An Outdoor View: Bonefishing, Part 9

Author’s note: This column is the last in a series about fishing at Christmas Island in 1987. — LP

 

March 2 — When I wake up, I feel as if I’ve been beaten with a two-by-four. Right off, I know why. The fishing was so good yesterday, I was careless about drinking enough water. I’m dehydrated. When the other guys leave to go fishing, I fall into bed and sleep all day. It’s depressing, being halfway around the world, sick, and missing out on a whole day of fishing. And still no sign of my missing pants.

To make matters worse, when my buddies return from fishing, they’re all grins. I missed the best day yet, they say. Howie, who usually doesn’t brag about numbers, says he caught five bonefish with five casts, and a little later, six with six casts. His day’s catch was 48 fish.

Having heard enough about the “best day yet,” I go back to bed.

Later, I go to the refrigerator for ice. When I open the freezer door, there are my pants. They’ve been soaked in water, stuffed into a plastic bag and frozen into a solid brick. Someone apparently felt strongly about not wanting me to wear them again.

March 3 — I’m feeling as good as new today. Good thing, because we’re going out on the 28-foot offshore boat. We ride to the harbor in bright sunshine. The day looks promising.

The captain and his crew of two are local Natives, and they seem proficient at fishing and running this boat. A half-hour run from the dock, and we’re trolling four, squid-type surface baits at about 12 knots — cruising speed for most fish in this part of the Pacific.

A pod of porpoises joins us. At one time, seven are under the bow, holding their positions with little or no effort. With my camera, I lie on the bow deck and watch them from five feet above. They occasionally turn on their sides to look up at me.

Joe, Chip, Doug and I draw straws to determine the fishing order. Howie excludes himself, opting to troll a fifth line with his 12-weight fly rod. I win “first fish,”and pull in a 10-pound bonito. It no sooner hits the fish box, and we have another.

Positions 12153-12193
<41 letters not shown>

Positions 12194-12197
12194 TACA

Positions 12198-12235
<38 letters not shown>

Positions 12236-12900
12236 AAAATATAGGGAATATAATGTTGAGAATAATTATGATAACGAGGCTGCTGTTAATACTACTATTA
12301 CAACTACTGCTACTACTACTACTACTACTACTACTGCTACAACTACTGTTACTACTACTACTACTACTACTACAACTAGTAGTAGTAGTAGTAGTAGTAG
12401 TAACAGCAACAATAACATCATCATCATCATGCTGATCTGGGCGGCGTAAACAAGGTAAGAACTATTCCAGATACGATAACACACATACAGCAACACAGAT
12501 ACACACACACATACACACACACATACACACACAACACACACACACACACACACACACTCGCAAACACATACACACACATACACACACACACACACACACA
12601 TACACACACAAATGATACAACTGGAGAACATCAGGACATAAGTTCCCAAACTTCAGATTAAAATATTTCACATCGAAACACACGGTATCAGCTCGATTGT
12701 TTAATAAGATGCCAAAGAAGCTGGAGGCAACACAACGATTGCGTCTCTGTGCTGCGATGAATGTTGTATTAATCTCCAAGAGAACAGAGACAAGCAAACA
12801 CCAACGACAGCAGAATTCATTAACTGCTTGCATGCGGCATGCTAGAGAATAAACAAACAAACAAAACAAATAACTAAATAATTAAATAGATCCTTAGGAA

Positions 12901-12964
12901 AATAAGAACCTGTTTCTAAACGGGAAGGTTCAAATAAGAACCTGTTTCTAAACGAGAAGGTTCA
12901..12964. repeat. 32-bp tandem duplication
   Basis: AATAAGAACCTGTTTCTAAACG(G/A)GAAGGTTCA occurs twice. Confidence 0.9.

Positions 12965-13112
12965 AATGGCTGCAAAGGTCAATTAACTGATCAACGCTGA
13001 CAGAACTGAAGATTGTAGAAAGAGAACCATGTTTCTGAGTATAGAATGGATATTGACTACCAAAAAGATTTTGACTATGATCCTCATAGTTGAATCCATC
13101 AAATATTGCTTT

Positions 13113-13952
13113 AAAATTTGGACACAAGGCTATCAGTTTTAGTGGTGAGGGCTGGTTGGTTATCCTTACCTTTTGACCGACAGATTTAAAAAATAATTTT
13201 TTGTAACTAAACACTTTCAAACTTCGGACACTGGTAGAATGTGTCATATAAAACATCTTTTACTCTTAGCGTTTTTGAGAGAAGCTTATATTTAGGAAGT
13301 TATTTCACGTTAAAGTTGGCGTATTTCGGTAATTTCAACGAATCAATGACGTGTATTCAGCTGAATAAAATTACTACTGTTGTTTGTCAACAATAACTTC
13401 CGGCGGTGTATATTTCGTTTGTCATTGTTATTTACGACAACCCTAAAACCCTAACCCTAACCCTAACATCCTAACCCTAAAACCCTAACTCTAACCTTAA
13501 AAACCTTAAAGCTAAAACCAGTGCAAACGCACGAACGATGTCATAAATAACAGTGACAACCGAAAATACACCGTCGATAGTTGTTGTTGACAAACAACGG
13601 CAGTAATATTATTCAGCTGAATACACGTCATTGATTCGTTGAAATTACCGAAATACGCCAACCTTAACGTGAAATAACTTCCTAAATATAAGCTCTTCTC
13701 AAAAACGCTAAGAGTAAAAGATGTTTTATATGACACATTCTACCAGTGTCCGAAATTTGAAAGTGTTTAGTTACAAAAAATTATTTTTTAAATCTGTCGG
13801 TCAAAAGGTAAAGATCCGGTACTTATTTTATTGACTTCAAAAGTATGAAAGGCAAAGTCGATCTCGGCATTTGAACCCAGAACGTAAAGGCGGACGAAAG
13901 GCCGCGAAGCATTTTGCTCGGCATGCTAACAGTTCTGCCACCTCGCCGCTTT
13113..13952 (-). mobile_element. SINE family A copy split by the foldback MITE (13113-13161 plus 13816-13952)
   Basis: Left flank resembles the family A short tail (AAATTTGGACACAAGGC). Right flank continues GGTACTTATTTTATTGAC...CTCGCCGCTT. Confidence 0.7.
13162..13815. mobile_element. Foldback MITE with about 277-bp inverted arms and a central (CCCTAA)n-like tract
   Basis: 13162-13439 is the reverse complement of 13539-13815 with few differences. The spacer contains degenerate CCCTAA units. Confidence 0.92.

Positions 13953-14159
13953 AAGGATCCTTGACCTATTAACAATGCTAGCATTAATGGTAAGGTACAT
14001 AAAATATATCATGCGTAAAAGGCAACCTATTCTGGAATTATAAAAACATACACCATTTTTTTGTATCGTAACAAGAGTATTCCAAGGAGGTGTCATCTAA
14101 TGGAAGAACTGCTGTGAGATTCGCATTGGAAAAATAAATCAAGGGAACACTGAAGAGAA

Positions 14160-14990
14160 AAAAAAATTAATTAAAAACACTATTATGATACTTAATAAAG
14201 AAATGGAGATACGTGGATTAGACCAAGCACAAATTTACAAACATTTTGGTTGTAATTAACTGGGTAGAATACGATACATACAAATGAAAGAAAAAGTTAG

The skipper looks for birds, which are looking for baitfish, pushed to the surface by larger fish. Whenever he trolls past birds, we catch fish. When the bite stops, he again goes looking for birds. This is similar to trolling for salmon in Alaska, but there are several differences.

For one thing, the fish here can be larger and stronger than salmon, so we’re trolling with heavier tackle than is the norm for salmon fishing. Another difference is that we’re trolling much faster than anyone trolls for salmon. The gamefish here are used to chasing fast prey.

And then there are the sharks. While holding Howie’s fly rod, Joe hooks a bonito. Before he can bring it to the boat, a shark takes everything but the gills. Then Doug hooks a bonito. He has it almost to the boat, when the water behind the boat suddenly turns red. Doug reels in nothing but the bonito’s head. We learn to pull fish in as fast as possible, yet another reason for using heavy tackle. When Howie manages to winch in an entire bonito with his fly rod, we give him a standing ovation.

The variety in our catch is amazing. The most numerous of the fish seem to be bonito, the small cousins of tuna, but we catch several other species. I catch my first mahi-mahi, the most beautiful fish I’ve ever seen, its flanks gleaming gold, blue and green. Other “firsts” for me are a rainbow runner and a wahoo.

For our last night on the island, our hosts hold a luau, complete with roast pig, followed by Native singing and dancing. Held under whispering coconut palms near the beach on a balmy night, the food, music and dancing are a perfect ending for this trip of a lifetime.

March 4 — When our flight from Honolulu touches down in Anchorage, it’s the middle of the night, and the temperature is 17 degrees. Home, sweet home.

Les Palmer can be reached at les.palmer@rocketmail.com.

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